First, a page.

2001 - Pass the ammo and let's start firin' (this thing out
Now that I've got
a film to show the world..it's now time to find someone to
get it out there. Here's the plan of attack: find an agent
or producers rep. Someone who has the inside scoop on who
should see it and where it should be seen. In Robert Rodriguez's
Without A Crew" talks about how he managed to get an agent
at ICM (International Creative Management) and how THEY were
the ones who got his film seen by the V.I.P.'s in the industry.
great article on producers reps on the Filmmaker website:
OK, armed with
the Internet, The Hollywood
Reporter Blue Book and the Hollywood
Creative Directory of Agents & Managers, this is what
I've figure out; there are about 4 big names in the indie
world for producers reps. Producers reps are basically people
who will help promote your projects to festivals and distributors.
They usually end up getting paid once the film is sold. (15
percent?) Some want money up front. I guess we'll see who
wants what. Here are the biggies:
Pictures) - Wrote
the book "Spike,
Mike, Slackers and Dykes." He helped Spike Lee early in
his career by giving Spike 10 grand to finish "She's Gotta
Have It". John said in his book that it was the best investment
he's ever made. He also had alot to do with films like "Slacker"
and "Clerks". He said he was out of the repping business around
the time Kevin Smith (Clerks) sent him a tape. He got back
in the business.
great article about him and his book on the moviemaker.com
I | Part
Dowd (Jeff Dowd & Associates) - He's helped the
Cohen Brothers get their start. Apparently he STARTED the
Sundance Institute with Robert Redford. Helped with films
such as "Rivers Edge", "Black Stallion" and "Hoosiers". Jeff
Bridges character in "The Big Lebowski" was based on Jeff
(The Dude). Jeff is usually on every panel of experts when
it comes to indie film seminars.
Some info on
Jeff Dowd on the "Far From Glory" website: Jeff
Dowd info | The
Dudes Film School
Hawk (International Consultation for Independents)
- Bob was THE guy basically got Kevin Smith a career. The
was the one guy at the first Clerks screening who didn't walk
out. Bob made some phone calls after that and look at Kevin
today. You can see Bob in "Chasing Amy" as the guy poking
at the black, gay guy on the phone. Bob also is on every panel
of experts when it comes to indie film seminars.
Law Office) - John is basically a lawyer and now is
repping films. His name kept popping up when I was doing a
search for "producers reps" on Google. Apparently he sold
the two movies for the highest amount at the last Sundance
festival. We noticed his name was associated with Roger Marino.
Roger Marino is in the fortune 400, is basically a billionaire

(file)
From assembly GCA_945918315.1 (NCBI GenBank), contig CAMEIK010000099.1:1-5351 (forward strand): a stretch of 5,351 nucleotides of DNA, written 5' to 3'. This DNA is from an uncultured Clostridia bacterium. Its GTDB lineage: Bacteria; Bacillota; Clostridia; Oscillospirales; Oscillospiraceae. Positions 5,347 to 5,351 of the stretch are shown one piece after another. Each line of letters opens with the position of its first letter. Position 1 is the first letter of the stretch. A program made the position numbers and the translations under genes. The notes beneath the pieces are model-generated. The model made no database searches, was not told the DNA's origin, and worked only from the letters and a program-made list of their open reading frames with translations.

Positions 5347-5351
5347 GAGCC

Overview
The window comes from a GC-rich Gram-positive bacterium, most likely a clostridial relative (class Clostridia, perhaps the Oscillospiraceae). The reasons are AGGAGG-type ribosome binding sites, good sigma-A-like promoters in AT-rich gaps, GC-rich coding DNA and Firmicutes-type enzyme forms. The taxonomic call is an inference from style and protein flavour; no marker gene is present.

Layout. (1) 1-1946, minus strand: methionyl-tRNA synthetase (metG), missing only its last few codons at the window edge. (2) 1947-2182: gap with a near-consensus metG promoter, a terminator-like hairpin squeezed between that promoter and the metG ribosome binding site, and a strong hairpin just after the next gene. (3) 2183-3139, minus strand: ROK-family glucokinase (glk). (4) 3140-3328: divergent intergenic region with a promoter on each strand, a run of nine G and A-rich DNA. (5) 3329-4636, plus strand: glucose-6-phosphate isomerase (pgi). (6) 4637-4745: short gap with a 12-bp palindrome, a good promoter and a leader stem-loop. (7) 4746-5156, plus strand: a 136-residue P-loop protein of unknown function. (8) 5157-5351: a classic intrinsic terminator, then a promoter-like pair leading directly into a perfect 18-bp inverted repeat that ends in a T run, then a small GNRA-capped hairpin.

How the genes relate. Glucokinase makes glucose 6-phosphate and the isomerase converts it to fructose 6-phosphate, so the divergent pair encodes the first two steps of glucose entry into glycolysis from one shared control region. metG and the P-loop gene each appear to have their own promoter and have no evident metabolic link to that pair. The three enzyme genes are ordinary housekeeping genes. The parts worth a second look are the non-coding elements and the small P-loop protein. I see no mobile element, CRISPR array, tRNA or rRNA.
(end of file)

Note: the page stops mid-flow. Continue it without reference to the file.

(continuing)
and wants to make movies with John Sloss' help. He also lives
3 towns over from me....somewhere.
John Sloss Bio
on American Movie.com: John
The next group
of contacts that I want to pursue are talent agencies. These
guys are the ones who have the contacts with the major studios
and other places that can offer work for real money. The problem
is, in my Hollywood Creative Directory it lists EVERYBODY.
I've got address and names, but I have no idea WHO in these
agencies would be interested in what I'm doing. The other
thing is all of the major agencies have "BY REFERRAL ONLY"
in their comment section. The big guys usually represent such
people as Steven Spielberg and James Cameron. They notify
YOU when they want you. Here's the biggies:
(International Creative Management) - These guys
look like they're the biggest. They take a full page up in
the HCD, something like 100 agents listed.
Morris Agency - These guys used to be #1, they
only have something like 90 people listed. :-P
Talent Agency - from what I can tell, number 3.
Descent amount of people. (See the
April 14, 2001 Journal entry, I have some sort of contact
a bunch of other producers reps and distribution companies
that I will eventually hit up. The Hollywood Creative Directory
book has HUNDREDS of agents and e-mails, so hopefully I won't
be doing a massive amount of spamming in desperation to find
18, 2001 - The country is depressed, send a FAX.
and I have now made an arrangement where he will come by my
place on every Monday and try to sell this thing. (Basically
use my phone to call long distance.) As we all know, on September
8th, the world blew up and basically fucked everything up
for everybody. Dan started to make some phone calls to potential
agents and reps but found that anyone who was anyone was at
the Toronto film festival, and that most of them were trapped
in Canada because all US flights were canceled.
One thing that
we're noticing is that no one is very enthusiastic about receiving
a free tape. Almost all of the big agencies just want a FAX
sent over before they'll even consider it. I was kinda under
the impression that the only way to tell if a movie is any
good is by WATCHING the sucker. I can only imagine how much
crap they WOULD get if they let open the gates to anybody.